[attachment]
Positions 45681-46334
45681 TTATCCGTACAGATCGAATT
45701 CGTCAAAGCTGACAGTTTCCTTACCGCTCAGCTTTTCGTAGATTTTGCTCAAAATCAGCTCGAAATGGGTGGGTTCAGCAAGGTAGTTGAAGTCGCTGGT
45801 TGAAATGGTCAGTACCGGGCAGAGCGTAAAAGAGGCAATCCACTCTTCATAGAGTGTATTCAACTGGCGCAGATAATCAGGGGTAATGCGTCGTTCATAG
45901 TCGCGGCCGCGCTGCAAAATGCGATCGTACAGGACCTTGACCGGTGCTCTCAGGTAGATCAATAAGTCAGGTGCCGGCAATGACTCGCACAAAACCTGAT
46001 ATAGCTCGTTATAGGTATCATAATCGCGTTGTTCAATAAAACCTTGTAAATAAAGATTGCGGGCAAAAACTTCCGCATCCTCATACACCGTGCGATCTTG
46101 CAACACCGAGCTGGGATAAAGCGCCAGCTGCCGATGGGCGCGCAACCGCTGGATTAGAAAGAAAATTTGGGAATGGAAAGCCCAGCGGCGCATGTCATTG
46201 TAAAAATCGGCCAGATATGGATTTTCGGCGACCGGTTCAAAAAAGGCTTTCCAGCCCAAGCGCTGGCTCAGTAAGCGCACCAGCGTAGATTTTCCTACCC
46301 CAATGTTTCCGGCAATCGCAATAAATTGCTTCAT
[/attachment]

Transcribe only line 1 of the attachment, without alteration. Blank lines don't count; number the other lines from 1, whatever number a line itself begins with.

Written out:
Positions 45681-46334